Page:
I remember very distinctly one evening, when we were preparing our meal, suddenly it came to my guide and my cook that it was time to worship. So they fell on their knees, their faces toward Mecca, as usual. In this situation you feel so clumsy, so out of things—you feel that you are an absolutely sinful person. About this time some Kabyles, a wild tribe of Arabs, came up who were not Mohammedan and had no known religion at all—wild! They came racing across the sand. I think there were about six or eight of them firing their Winchesters, the model 1894 lever. I thought, here, we’re in trouble. My guide and my cook were prostrate. They surrounded us shooting all the way on their Arab horses—all mares, incidentally. Then they got off and ate with us, they were very friendly. That night I got to thinking about it, and I thought that’s exactly what happened to me one day when I was a little boy, riding on the Osage prairies. Osage warriors with only their breechclouts and their guns had come up and surrounded me—firing. Of course, I knew some of them, about them; they knew me, who I was. That’s what we called joy shooting, you see, just joy. So, I got homesick, and I thought, what am I doing over here? Why don’t I go back and take some interest in my people? Why not go back to the Osage? They’ve got a culture. So, I came back; then I started talking with the old men.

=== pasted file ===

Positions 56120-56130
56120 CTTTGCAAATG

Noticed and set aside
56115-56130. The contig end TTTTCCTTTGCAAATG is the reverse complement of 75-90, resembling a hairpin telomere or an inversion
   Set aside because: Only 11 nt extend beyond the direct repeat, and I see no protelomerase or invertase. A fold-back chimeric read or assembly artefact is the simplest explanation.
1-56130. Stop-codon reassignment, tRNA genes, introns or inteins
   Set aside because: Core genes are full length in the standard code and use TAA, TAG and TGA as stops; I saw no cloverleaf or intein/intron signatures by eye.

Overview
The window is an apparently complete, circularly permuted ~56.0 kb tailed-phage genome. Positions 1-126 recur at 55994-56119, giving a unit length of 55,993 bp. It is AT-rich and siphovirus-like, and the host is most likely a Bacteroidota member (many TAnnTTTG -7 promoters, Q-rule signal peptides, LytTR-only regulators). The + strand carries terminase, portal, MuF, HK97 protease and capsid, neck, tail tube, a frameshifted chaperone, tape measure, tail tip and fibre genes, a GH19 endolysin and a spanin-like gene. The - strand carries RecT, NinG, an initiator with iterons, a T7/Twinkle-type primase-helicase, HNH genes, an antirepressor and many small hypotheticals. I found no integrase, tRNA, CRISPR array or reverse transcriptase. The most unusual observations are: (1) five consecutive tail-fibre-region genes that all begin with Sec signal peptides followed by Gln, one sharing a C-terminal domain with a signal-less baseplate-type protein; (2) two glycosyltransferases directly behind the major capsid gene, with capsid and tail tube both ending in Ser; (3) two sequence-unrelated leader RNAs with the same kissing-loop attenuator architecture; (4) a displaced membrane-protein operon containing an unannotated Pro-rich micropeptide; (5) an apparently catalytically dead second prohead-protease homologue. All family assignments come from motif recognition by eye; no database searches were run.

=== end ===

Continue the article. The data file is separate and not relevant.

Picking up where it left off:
Upon his return, Mathews devoted the rest of his life to chronicling the history and protecting the interests of the Osage Nation. He published five books, represented the tribe in Washington, D.C., facilitated the WPA-assigned oil portraits of Osage notables of the day, and was the driving force behind the creation of the Osage Tribal Museum, which recently celebrated its 75th anniversary.
MATHEWS HAD BEEN TO EUROPE BEFORE OXFORD. DURING WORLD WAR I, HE INTERRUPTED HIS STUDIES AT OU TO ENLIST IN THE ARMED FORCES. HE SERVED AS A FIGHTER PILOT IN THE SKIES OVER FRANCE.